He went from proclaiming God as “living waters” to calling him nothing but a “mirage”. He was so angry, and he was wrong.

  • Still we have Jeremiah’s words and they are a stark reminder to you and me to be honest in prayer.
  • They are also a reminder that God will not have his honour, goodness or wisdom challenged.
  • And – most importantly – Jeremiah was still used by the Lord to write to the exiles in Babylon a message of great hope: There will be a New Covenant.
James & John

In the New Testament, James and John were hot-heads.

They asked Jesus if they should call down “fire from heaven” in judgement.

  • They went through more after that, including witnessing the death and resurrection of Christ.
  • James was executed by Herod, but John went on to write his gospel, his letters, and Revelation.
Saul (Paul)

Not to forget how the great Pharisee Saul persecuted Christians to death and imprisonment, only to be transformed and used so greatly by Christ.

All of these examples show that God’s people have always been far from perfect, and yet God is sovereign.

God works through even the imperfections of his people to achieve his plans and purposes.

  • His great plan is to dwell on the earth with his people.
  • And nothing can go against that.
Opposition too

The believers in Acts 4 were beginning to come under persecution from the Jewish authorities. They prayed, “Herod Antipas, Pontius Pilate the governor, the Gentiles, and the people of Israel were all united against Jesus, your holy servant, whom you anointed. But everything they did was determined beforehand according to your will.” (Acts 4:27-38)

God works all things to accomplish his purposes:

  • He works even the direct opposition of wicked people
  • He works even the incompetence and sinfulness of his own people

This is something you need to know, if you are working against him. He will accomplish his aims with you or without you. Your offence and rebellion damage you, not him. The Good News is that you can still come to him. His great plans and purposes are for your good, if you will turn to him – repent of your sin, ask his forgiveness. He’s ready for you.

But all these examples are, in the end, very much encouraging for the average Christian like you and me.

Be alert, be willing, be useful

It’s fair to say that neither Esther nor Mordecai knew that what they were doing was under God’s sovereign control. They were just doing what they could – imperfectly, in a foreign culture.

And we’ve seen how that’s true of many of the people we meet in the Bible – they’ve no idea of the far-reaching implications of their actions.

And then there’s Jesus. The ultimate true hero. He very much did know that everything he did was part of the overall plan to save a people for himself. But that didn’t mean everything was smooth and easy. In fact, he knew that being wholly in the will of God, moving completely in God’s great plans and purposes, was to go the way of the cross.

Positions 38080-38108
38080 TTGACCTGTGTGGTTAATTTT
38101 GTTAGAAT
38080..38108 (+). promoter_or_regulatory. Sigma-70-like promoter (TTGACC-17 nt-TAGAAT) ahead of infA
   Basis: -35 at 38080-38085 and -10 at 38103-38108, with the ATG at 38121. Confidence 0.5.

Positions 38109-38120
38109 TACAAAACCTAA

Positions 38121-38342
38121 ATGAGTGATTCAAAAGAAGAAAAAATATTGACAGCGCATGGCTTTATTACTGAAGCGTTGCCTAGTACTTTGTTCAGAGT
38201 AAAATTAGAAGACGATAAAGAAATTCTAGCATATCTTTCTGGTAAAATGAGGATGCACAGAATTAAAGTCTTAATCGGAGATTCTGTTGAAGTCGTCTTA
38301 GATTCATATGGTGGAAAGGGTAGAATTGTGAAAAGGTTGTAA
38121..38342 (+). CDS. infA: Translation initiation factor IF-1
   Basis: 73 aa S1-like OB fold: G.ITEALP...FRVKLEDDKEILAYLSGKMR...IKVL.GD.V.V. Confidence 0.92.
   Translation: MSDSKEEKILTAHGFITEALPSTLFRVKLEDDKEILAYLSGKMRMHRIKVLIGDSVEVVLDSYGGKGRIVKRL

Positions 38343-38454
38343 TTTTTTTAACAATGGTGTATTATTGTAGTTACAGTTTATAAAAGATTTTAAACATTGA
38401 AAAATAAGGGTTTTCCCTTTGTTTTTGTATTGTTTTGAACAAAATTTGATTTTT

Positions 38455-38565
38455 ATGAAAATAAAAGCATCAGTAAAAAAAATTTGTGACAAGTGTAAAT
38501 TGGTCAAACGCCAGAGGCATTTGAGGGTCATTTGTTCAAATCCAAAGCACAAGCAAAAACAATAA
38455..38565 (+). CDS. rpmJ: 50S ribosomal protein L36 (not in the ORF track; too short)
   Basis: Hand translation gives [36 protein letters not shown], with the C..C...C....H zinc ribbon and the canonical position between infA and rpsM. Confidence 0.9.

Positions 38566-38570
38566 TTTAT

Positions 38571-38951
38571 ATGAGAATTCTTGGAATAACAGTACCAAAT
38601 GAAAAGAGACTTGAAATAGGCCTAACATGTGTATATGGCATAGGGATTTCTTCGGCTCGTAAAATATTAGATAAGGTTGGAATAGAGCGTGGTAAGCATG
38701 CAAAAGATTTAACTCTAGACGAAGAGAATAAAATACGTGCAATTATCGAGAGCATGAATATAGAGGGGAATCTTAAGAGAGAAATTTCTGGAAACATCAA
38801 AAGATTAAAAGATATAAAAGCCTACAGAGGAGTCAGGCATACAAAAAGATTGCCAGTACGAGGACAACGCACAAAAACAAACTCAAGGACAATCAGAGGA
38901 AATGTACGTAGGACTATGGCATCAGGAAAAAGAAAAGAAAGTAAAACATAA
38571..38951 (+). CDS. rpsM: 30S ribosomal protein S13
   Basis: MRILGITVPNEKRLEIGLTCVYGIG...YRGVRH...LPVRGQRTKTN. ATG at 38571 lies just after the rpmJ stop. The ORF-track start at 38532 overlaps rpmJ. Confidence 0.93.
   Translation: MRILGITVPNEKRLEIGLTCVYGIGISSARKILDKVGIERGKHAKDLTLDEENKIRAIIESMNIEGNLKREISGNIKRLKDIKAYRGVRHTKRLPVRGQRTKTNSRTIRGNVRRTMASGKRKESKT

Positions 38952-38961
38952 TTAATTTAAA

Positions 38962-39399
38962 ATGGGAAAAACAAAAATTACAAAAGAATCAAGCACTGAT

Now, glorified, he has sent the Holy Spirit into the world and continues to work out these great purposes – Good News to the nations, calling sinners to repentance. His plans succeed.

So take encouragement from the simple fact that you can’t derail God’s plans by your sin or incompetence. That doesn’t excuse sin. Ever. Nor does it give you a ticket for slapdash incompetence. But God is glorified in your weakness as he accomplishes great things even through you – Paul could even say that he rejoiced in weakness for that very reason.

When you’re faced with a difficult decision and want to do the right thing, sometimes the right thing isn’t as clear as you’d like. The right next step might be to pause, and wait. Often, the right next step is to move forward, trusting God either to correct you or help you on the journey. Trust God to be sovereign, and do something for him (though perhaps not a beauty competition!).


He created a “vacancy” for Esther to move into. He made it just so that Mordecai overheard a plot to kill the king. These open doors, opportunities, were from God for his people.

Be ready to see him open doors for you, for his kingdom. And be willing to step forward, to take those opportunities.

You might think you can’t – but he prepares you for the tasks he has planned for you.

  • Did Esther make herself lovely of form and beautiful to look at? No, that’s how God made her – for this task.
  • Remember Ruth. We’re never told whether she was lovely or not, but she was commended for remarkable faithfulness and extremely hard graft.
  • Your temperament, healthy, looks, skills – as imperfect as they may be – are preparation for work for the Lord only you can do. (None of these are excuse to sin; they’re reason to do good.)

So you can’t derail his plans; he equips you to do the work he has planned. So step forward, remembering that as you do your faith will be tested, worked like a muscle, growing stronger. Your faith must be expressed in action. For Jesus, that meant his cross. Likewise, you must bear your cross to do his work, knowing that glory awaits.

God is sovereignly in control. Take steps forward; be bold in the power he supplies, knowing that he as good works prepared for you – and that he equips you do to them.

Pray for workers, certainly. Remember that you are one. Don’t waste time, thinking you can’t do what he calls you to. You can. Because he will work in you to do his will.